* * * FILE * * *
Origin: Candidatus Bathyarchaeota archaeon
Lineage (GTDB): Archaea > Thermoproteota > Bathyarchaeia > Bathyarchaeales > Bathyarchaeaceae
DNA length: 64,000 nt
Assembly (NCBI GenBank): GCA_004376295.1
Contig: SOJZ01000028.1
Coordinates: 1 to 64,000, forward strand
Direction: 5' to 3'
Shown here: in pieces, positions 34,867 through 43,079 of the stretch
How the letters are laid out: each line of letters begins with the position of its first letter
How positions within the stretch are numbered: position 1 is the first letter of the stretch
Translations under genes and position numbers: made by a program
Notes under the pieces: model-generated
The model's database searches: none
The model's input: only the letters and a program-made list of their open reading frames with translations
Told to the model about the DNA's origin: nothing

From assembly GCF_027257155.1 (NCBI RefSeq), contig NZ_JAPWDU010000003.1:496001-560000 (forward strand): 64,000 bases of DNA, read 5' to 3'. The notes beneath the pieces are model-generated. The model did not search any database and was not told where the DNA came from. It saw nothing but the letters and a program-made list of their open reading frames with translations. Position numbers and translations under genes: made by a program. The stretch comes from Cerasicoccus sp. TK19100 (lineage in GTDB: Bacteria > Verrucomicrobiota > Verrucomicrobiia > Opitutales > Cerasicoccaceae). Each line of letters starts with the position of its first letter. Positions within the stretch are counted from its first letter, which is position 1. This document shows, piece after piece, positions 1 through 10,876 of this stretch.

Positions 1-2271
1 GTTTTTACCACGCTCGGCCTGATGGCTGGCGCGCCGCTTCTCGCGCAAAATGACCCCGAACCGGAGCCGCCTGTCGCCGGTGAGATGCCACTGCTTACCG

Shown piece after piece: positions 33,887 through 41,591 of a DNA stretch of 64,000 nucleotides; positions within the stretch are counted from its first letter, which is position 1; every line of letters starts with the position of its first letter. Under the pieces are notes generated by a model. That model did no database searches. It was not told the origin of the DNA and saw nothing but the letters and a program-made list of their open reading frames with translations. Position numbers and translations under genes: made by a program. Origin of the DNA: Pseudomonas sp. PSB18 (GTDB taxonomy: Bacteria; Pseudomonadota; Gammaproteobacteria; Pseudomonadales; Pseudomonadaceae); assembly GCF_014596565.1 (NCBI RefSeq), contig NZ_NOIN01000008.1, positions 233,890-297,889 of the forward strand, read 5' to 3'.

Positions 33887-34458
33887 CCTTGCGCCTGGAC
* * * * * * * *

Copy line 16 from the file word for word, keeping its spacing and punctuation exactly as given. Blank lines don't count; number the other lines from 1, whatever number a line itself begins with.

From assembly GCF_027257155.1 (NCBI RefSeq), contig NZ_JAPWDU010000003.1:496001-560000 (forward strand): 64,000 bases of DNA, read 5' to 3'. The notes beneath the pieces are model-generated. The model did not search any database and was not told where the DNA came from. It saw nothing but the letters and a program-made list of their open reading frames with translations. Position numbers and translations under genes: made by a program. The stretch comes from Cerasicoccus sp. TK19100 (lineage in GTDB: Bacteria > Verrucomicrobiota > Verrucomicrobiia > Opitutales > Cerasicoccaceae). Each line of letters starts with the position of its first letter. Positions within the stretch are counted from its first letter, which is position 1. This document shows, piece after piece, positions 1 through 10,876 of this stretch.